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State of Orissa Vs. Santi Kumar Mitra [10/05/2024]

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State of Orissa Vs. Santi Kumar Mitra Anr.

[Civil Appeal No. 9355 of 2011]

Aravind Kumar, J.

Factual Background

1. The appellant/State of Orissa has filed this appeal assailing the order of the High Court of Orissa dated 13/11/2009 passed in Second Appeal No.98/1993 whereunder second appeal filed by the appellant herein came to be dismissed and consequently the judgement and decree passed in favour of the respondents by the First Appellate Court in TA No.2/100 of 1992-1991 came to be affirmed.

2. The suit property, being a Khasmahal, measuring 594 decimals situated in Plot bearing No.894, Khata No.158, Balukhand Puri was originally leased in favour of one Shailendra Nath Mitra (hereinafter referred to as ”original lessee”) for 30 years commencing from 29/09/1905 and said lease was due to expire on 29/09/1935. On 16/10/1935, the original lessee applied for renewal of the lease which came to be referred as Lease Renewal Case No.40/1935-36.

3. Above being the situation, the original lessee expired on 04/06/1941 leaving behind his two sons Nalininath Mitra, Jatindranath Mitra (Father of the Plaintiffs), his wife Khagendrabala Mitra and his daughter-in-law Smt. Gauribala Mitra as his legal heirs. A substitution petition came to be filed by the legal heirs of original lessee in Case No.40/1935-36 and subsequently on 22/01/1944 the lease came to be renewed and a fresh lease deed came to be executed in favour of the legal heirs of the original lessee, for a further period of 30 years with effect from date of expiry viz., 26/09/1935. The aforesaid lease agreement executed in favour of the legal heirs of the original lessee expired on 25/09/1965.

4. On 23/12/1972, Late Nalininath Mitra (one of the lessee) preferred an application for renewal of the lease in Lease Renewal Case No.11/1972. The Revenue Officer, Puri, Orissa directed the case records to be forwarded to Tahsildar, Puri for enquiry and report. Pursuant to the order of the Revenue Officer, the Tahsildar after conducting field verification, submitted a report on 30/05/1975 to the Collector, Puri indicating that the structures over the suit property are dilapidated and that outsiders have occupied the house and consequently, the Tahsildar suggested for initiation of resumption proceedings.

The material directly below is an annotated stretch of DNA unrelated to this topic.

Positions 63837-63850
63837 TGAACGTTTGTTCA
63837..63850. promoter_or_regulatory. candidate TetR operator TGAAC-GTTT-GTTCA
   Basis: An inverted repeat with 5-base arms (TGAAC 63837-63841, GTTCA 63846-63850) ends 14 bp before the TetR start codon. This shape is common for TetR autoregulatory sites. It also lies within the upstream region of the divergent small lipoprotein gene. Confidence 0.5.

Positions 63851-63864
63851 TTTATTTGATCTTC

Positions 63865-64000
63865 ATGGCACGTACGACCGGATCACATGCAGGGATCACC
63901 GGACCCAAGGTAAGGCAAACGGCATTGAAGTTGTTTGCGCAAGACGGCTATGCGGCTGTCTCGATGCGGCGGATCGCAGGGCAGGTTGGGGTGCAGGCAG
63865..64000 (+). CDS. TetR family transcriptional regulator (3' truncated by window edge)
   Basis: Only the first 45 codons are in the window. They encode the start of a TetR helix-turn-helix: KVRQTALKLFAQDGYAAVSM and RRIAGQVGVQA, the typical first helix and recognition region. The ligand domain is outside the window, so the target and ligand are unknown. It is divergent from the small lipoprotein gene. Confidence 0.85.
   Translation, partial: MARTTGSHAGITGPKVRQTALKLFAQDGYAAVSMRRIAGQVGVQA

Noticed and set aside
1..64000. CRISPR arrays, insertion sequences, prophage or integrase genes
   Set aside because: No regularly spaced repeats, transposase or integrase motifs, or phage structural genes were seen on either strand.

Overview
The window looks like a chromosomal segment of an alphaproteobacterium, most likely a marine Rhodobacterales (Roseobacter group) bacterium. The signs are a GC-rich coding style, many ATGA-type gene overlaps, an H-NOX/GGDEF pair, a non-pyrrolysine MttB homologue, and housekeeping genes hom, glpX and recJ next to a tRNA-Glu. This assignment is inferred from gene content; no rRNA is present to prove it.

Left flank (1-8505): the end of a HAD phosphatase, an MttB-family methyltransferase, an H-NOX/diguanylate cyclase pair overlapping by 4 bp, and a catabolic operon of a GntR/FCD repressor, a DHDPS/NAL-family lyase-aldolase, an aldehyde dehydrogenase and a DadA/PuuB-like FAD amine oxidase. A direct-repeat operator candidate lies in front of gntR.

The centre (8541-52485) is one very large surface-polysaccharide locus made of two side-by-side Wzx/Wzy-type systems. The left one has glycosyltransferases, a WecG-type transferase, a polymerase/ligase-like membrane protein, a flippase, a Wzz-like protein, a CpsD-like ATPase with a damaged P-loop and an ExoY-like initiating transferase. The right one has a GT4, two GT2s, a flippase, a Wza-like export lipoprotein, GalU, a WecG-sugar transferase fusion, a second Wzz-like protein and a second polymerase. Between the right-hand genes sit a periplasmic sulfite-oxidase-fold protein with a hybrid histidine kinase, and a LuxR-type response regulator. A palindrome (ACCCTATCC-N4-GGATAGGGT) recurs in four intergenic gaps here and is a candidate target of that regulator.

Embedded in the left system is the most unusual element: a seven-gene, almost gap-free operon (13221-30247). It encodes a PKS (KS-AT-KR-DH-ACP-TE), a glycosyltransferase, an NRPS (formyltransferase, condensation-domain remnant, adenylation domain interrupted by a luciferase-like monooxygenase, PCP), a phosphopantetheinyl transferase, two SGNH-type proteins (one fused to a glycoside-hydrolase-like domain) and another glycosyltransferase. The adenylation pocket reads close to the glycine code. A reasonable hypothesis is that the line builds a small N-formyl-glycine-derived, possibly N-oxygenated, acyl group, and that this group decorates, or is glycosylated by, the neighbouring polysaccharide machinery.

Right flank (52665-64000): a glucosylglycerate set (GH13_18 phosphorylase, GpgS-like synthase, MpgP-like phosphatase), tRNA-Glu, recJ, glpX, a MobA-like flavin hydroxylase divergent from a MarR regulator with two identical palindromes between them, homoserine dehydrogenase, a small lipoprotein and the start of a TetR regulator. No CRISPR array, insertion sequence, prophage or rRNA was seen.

5. Pursuant to the same, Balu Resumption Case No.6/1975 came to be registered. By order dated 21/08/1975, the Collector, Puri after considering the report of the Tahsildar, determined the lease by observing that the lessee had violated the terms of the lease agreement under clause 9 20 as prescribed under the Bihar and Orissa Government Estates Manual, 1919 and directed the lessee to surrender the lease hold land within 30 days from the date of notice.

Accordingly, notice came to be issued to the lessee Nalininath Mitra on 22/08/1975, directing him to surrender the lease hold land after removing the structures within 30 days from the date of notice, failing which the Tahsildar would re-enter and take possession. Subsequently, the Collector after visiting the site and noting that the building is in utter state of disrepair passed an order on 17/09/1976 in Balu Resumption Case No.6/1975 directing the Tahsildar, Puri to take physical possession of the land and remove the standing structures. On 24/09/1976, the Tahsildar took over the physical possession of the lease hold land along with the building.

Case of The Plaintiffs/Respondents

6. In the aforesaid factual scenario, the plaintiffs/respondents herein i.e. legal heirs of Jatindranath Mitra (another son of original lessee) filed a suit for declaration and permanent injunction in OS No.161/402-90/86 praying for declaration that the order of the Collector dated 21/08/1975 in Resumption Case No.6/1975 as illegal, without jurisdiction and to direct the Collector to renew the lease and pass a decree directing the defendant/appellant herein to execute and register a lease deed in respect of the suit property by way of renewal in favour of the plaintiffs, and to pass a decree of permanent injunction restraining the defendant from leasing out the suit property to others.

7. It was the case of the plaintiffs that being the legal heirs and successors of original lessee, Late Shailendra Nath Mitra, the lease had been renewed in their favour in 1944 for a period of 30 years commencing from 26/09/1935 and a suit for partition had been filed in Suit No.1377/1967 before the Calcutta High Court wherein a receiver came to be appointed in respect of the suit property, who had applied for further renewal of the lease in respect of the suit land and no action was taken by the defendant/appellant herein and subsequently, Nalininath Mitra (one of the lessees) had also applied for renewal of lease in the year 1972 and he had expired on 13/12/1975 and on 23/12/1975 advocate of Late Nalininath Mitra replied to a letter issued by Tahsildar by intimating the death of Nalininath Mitra and had prayed that the application for renewal filed be treated to have been made on behalf of Khagendrabala Mitra and Jatindranath Mitra, the mother and brother of Nalininath Mitra respectively.